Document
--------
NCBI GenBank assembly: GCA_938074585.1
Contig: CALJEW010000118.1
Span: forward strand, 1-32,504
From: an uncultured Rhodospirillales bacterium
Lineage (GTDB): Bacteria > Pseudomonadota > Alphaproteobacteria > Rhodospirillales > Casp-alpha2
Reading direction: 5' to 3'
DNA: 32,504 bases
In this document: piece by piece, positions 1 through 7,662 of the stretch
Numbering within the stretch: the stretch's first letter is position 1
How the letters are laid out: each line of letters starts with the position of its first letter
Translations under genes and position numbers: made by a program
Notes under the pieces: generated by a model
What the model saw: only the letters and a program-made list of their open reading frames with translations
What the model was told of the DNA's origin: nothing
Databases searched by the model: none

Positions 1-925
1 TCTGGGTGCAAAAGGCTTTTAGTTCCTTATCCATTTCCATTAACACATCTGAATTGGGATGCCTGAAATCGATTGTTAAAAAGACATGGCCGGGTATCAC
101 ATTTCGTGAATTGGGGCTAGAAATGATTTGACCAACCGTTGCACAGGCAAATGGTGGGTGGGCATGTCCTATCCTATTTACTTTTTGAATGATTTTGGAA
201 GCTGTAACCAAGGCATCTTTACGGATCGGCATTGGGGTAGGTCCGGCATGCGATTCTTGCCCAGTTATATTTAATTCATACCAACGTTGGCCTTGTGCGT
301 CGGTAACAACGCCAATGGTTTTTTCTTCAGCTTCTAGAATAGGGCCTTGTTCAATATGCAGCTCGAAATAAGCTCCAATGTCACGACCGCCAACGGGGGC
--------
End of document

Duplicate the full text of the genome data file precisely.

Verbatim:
NCBI GenBank assembly: GCA_938074585.1
Contig: CALJEW010000118.1
Span: forward strand, 1-32,504
From: an uncultured Rhodospirillales bacterium
Lineage (GTDB): Bacteria > Pseudomonadota > Alphaproteobacteria > Rhodospirillales > Casp-alpha2
Reading direction: 5' to 3'
DNA: 32,504 bases
In this document: piece by piece, positions 1 through 7,662 of the stretch
Numbering within the stretch: the stretch's first letter is position 1
How the letters are laid out: each line of letters starts with the position of its first letter
Translations under genes and position numbers: made by a program
Notes under the pieces: generated by a model
What the model saw: only the letters and a program-made list of their open reading frames with translations
What the model was told of the DNA's origin: nothing
Databases searched by the model: none

Positions 1-925
1 TCTGGGTGCAAAAGGCTTTTAGTTCCTTATCCATTTCCATTAACACATCTGAATTGGGATGCCTGAAATCGATTGTTAAAAAGACATGGCCGGGTATCAC
101 ATTTCGTGAATTGGGGCTAGAAATGATTTGACCAACCGTTGCACAGGCAAATGGTGGGTGGGCATGTCCTATCCTATTTACTTTTTGAATGATTTTGGAA
201 GCTGTAACCAAGGCATCTTTACGGATCGGCATTGGGGTAGGTCCGGCATGCGATTCTTGCCCAGTTATATTTAATTCATACCAACGTTGGCCTTGTGCGT
301 CGGTAACAACGCCAATGGTTTTTTCTTCAGCTTCTAGAATAGGGCCTTGTTCAATATGCAGCTCGAAATAAGCTCCAATGTCACGACCGCCAACGGGGGC